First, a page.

A clinically more significant measure of radiation is the equivalent dose. The equivalent dose is equal to the absorbed dose multiplied by a radiation weighting factor. This factor is dependent on the different types and energies of radiation a person is exposed to. For example, this factor is 1 for X-rays, gamma rays and beta particles, 5 for protons, between 5 and 20 for neutrons and alpha particles. The unit for equivalent dose is the Sievert (Sv) and is used to measure how much radiation a person can safely absorb before some of the symptoms start to appear. For example, occupational exposure (meaning how much radiation a radiologist or nuclear medicine specialist can absorb in one year) is 20 mSv. Different parts of the body have different equivalent doses, so our eyes, which are most sensitive to radiation, can have only 150 mSv/year, while our hands and feet can sustain as much as 500 mSv/year before a certain number of cells has been affected by radiation. Fetuses are exceptionally vulnerable to radiation, especially during the first few weeks when most commonly mothers are not even aware that they are pregnant, and their equivalent dose is as low as 1 mSv over the duration of pregnancy.
Radiation and medical imaging
Now, knowing that there are ways to safely use radiation to diagnose diseases, let’s see how people have found different use cases over the years for different types of radiation.
The most famous radiation diagnostic technique is X-ray scanning because of its history, as well as numerous useful applications. We use X-rays to look at the internal organs of the body, as well as the bones and (sometimes) blood vessels.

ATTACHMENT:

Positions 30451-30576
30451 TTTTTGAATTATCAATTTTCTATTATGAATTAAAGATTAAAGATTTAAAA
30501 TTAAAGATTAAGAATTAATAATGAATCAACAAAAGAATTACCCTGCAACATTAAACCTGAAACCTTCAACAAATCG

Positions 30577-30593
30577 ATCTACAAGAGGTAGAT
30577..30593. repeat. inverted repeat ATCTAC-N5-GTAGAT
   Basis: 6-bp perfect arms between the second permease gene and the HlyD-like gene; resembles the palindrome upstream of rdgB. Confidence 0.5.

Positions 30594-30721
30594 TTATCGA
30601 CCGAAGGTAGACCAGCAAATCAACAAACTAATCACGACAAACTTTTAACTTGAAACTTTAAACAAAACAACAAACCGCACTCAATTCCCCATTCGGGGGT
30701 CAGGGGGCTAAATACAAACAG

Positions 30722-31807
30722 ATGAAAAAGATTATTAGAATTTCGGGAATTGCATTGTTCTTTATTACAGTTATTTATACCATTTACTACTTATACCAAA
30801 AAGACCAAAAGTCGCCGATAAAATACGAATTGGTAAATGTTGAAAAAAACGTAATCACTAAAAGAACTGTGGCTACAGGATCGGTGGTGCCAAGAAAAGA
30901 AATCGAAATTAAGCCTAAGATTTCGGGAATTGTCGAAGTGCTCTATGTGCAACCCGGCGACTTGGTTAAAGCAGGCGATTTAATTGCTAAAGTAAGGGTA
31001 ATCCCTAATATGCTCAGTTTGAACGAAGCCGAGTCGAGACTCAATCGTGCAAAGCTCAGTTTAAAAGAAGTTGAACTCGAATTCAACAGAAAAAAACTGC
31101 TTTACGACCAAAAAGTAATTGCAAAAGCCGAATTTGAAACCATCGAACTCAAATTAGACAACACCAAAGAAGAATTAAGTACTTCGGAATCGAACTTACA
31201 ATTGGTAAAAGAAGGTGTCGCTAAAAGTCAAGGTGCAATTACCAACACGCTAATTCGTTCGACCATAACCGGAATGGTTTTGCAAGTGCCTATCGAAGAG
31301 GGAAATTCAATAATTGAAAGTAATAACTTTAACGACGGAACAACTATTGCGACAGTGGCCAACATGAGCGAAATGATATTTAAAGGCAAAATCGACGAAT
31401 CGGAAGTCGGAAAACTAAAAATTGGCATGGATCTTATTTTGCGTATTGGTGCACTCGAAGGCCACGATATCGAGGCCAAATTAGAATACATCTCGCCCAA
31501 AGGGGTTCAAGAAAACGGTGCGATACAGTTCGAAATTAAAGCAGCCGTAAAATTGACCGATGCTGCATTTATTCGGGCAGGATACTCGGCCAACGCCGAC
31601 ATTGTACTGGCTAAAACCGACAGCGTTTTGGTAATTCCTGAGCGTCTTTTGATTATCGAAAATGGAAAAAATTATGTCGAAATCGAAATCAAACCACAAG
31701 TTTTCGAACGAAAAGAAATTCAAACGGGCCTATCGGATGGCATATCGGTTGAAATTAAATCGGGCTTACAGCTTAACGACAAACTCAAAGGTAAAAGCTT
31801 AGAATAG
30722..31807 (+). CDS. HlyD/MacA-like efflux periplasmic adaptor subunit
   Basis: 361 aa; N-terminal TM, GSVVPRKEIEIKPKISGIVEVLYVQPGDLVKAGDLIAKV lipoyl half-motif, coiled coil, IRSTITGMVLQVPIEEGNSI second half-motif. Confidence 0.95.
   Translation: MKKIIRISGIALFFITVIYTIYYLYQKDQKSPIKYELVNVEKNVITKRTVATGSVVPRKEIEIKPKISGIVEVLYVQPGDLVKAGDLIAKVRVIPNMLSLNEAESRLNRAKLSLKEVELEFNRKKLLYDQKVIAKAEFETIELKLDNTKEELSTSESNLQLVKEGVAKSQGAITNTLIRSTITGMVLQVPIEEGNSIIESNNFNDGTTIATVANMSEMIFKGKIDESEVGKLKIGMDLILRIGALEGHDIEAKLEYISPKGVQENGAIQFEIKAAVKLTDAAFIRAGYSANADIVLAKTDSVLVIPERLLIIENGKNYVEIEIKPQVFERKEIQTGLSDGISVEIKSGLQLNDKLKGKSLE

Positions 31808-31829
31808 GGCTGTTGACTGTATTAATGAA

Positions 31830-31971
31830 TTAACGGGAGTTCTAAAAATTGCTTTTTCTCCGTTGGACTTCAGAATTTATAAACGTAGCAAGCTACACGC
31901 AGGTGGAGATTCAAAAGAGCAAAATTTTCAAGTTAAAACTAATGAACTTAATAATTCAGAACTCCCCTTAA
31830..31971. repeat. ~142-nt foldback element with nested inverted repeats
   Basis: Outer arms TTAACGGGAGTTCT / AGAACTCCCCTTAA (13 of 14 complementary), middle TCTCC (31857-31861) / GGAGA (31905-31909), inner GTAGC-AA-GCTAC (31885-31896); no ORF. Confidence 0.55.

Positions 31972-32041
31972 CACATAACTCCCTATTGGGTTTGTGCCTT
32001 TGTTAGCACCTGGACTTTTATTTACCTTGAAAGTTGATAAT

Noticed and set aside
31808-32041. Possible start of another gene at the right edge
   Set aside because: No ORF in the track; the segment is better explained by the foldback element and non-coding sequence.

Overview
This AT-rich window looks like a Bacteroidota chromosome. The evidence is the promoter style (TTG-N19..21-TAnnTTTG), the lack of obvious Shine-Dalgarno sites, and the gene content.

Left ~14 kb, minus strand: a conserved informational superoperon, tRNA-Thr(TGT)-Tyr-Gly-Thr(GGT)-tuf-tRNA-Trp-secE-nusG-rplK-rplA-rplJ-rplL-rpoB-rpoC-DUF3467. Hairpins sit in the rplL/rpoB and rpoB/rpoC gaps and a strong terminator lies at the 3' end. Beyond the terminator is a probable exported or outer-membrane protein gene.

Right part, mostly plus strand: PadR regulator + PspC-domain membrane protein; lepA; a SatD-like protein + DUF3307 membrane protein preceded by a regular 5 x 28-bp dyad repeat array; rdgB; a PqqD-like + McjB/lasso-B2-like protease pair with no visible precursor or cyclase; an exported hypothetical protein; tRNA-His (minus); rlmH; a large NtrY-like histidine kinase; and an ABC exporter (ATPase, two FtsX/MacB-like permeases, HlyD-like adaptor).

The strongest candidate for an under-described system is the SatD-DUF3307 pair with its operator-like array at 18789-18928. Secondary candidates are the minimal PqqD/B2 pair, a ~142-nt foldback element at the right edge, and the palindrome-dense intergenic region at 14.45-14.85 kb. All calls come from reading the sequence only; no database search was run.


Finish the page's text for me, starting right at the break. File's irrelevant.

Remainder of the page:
This is a frontal image of a human chest X-ray. Bones are the most visible as they absorb the most radiation, while the lungs are mostly air, which does not absorb that much X-ray radiation, making them appear black on the image. An interesting fact about the X-ray image is that it is a 2D representation of a 3D structure of the human chest. That is why we can see the whole ribs, even though some parts of them are in the front, and some are in the back. In the middle we can see the silhouette of the heart. Around the heart, you can see these light grey net-like structures – those are actually blood and lymph vessels of the lungs, as well as the bronchioles. We can see them in the center since they are big there, before they go through the lungs and become smaller and smaller. This is why we cannot see them at the outer parts of the lungs (unless there is something that makes them visible, like inflammation, a tumor or an accumulation of liquid know as pulmonary edema).
X-ray machines are generally entirely functionally based in electromagnetism, usually made to force fast electrons to collide with heavy atoms, making them release their energy as heat, but also a bit of electromagnetic radiation. X-rays are really high-energy EM radiation, which is why they can pass through your body to form an image on the other side. Regular old light can do something similar in some cases. Placing, for example, your phone’s flashlight directly on the tip of your finger can give you a bit of an inkling into how the bone is positioned inside. It’s basically the same effect – the rest of your body is just too dense for low-energy light to pass through, it gets absorbed or reflected too fast.